Now, encounters with the Lord often happen through the events of ordinary life, as Jesus tends to come to us in ways and at times when we least expect him. It is faith that opens our eyes to the Lord’s presence in and through what is common place. And early that morning as the disciples were heading toward shore, it was faith that enabled John to turn and say to Peter, “It is the Lord.”

Upon hearing these words and recognizing the risen Lord, rather than staying in the boat where it was safe, Peter, excitable and impulsive Peter, became a risk taker. He dove into the water and swam to shore. He couldn’t wait and yet, waiting was something he had to do – for it wasn’t until all where together that Jesus’ cooked breakfast for them over a charcoal fire. After Jesus served them and ate with them, he took Simon Peter off to the side and three times asked him, “Simon, do you love me?” Jesus may have badgered Peter because Peter had denied his Lord three times. So, Jesus gave him three opportunities to affirm his love. And when Peter was unable to proclaim self-sacrificing love for Jesus that Jesus had given him, Jesus accepted the brotherly love that Peter was able to give. For Peter had shown his weakness and he was now honest enough with Jesus to no longer proclaim that he was able to be more than he was – a limited person who loved his Lord. With this verbal exchange and this acceptance of what Peter was able to give, the slate was wiped clean. Peter’s relationship with Jesus was restored, and with this, the story ends exactly the way it began on the day Simon met Jesus for the first time by the seashore – with Jesus saying to Simon, “Follow me.” For Peter, life had now come full circle as Jesus did not let Peter or any of his disciples go on their own way and leave him behind. In their doubt and impatience, Christ reassured them that he had risen, that he is risen, indeed. So, they could leave their old lives behind and cling to the new life in Christ.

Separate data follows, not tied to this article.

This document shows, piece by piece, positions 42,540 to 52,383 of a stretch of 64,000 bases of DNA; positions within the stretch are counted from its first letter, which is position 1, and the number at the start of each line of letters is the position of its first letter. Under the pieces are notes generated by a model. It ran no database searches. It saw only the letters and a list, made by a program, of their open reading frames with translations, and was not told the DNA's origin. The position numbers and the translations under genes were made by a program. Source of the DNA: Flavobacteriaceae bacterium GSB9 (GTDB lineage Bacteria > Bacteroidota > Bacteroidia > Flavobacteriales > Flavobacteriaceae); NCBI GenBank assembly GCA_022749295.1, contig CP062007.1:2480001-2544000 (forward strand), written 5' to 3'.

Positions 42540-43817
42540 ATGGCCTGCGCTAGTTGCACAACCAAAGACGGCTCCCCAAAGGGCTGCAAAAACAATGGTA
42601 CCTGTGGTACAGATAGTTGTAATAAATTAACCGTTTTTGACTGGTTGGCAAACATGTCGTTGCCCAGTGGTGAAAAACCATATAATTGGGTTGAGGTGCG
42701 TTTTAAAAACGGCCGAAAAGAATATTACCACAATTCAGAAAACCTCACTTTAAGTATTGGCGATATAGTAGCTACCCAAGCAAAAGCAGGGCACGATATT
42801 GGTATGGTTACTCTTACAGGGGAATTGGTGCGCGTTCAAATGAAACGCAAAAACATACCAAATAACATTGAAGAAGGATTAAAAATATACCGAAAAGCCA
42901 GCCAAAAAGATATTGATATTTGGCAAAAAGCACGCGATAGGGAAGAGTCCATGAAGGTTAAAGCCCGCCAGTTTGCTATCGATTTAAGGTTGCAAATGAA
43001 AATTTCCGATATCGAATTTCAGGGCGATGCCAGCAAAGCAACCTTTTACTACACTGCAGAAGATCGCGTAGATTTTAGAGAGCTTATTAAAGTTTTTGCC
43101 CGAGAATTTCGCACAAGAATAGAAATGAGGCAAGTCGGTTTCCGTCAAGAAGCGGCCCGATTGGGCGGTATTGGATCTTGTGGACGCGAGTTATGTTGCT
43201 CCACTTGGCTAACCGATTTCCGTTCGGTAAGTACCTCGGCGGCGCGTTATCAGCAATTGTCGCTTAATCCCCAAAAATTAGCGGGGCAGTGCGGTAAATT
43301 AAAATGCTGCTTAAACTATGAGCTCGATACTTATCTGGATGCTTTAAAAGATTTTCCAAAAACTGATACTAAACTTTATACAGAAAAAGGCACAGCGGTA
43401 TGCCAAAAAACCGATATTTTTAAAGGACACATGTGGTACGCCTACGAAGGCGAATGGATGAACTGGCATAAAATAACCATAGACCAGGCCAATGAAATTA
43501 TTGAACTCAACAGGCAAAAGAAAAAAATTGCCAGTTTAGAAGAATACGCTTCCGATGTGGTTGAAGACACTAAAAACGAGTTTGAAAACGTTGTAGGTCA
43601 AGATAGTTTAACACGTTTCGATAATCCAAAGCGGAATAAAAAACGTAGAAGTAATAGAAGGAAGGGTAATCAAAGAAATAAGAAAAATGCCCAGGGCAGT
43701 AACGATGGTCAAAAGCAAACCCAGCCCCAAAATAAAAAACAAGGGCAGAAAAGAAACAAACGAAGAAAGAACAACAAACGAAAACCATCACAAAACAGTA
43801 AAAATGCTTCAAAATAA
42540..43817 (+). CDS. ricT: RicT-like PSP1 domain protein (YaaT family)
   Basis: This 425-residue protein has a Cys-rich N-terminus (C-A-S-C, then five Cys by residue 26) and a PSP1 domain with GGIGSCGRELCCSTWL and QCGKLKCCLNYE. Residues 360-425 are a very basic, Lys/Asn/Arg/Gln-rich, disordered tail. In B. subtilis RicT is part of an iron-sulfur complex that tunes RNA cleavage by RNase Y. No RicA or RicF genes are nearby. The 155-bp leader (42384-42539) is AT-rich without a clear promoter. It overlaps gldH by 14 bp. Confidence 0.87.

Christ is risen! He is risen indeed! The encounter with the risen Christ changed Peter’s life as he was given a new start, a firm faith and task, but how have the events of Easter impacted our lives? Has anything changed? The sun still rises in the east and sets in the west. There are still 24 hours in each day and the years go by one at a time. There are still wars and poverty, sin and injustice, illness and death. And, yet, in spite of all that seems unchanged, in the risen Lord, our lives have come full circle. Our sins have been wiped clean. Our broken relationship with God has been made right. And we have been called and sent out to proclaim the good news. Through faith in Jesus, we are brought full circle to begin a new life in Christ. This life begins through God’s self-sacrificing love and is found in God acceptance of the love we are able to give. God invites us to serve as we have been served, to forgive as we have been forgiven, and to love as we have been loved. This is the life centered in God’s grace poured out for us upon the cross.

Christ is risen! He is risen indeed! This is great news that has changed the nature of our lives forever – in the same way it changed the lives of Peter and all the disciples who were given a new life in a relationship with a living Lord. May we, who have not been blessed to see the risen Lord as Peter did years ago, be so overcome by Easter joy that we proclaim with confidence – Christ is risen! He is risen indeed! And may the peace of God, which surpasses all human understanding, keep your hearts and your minds in Christ Jesus. Amen.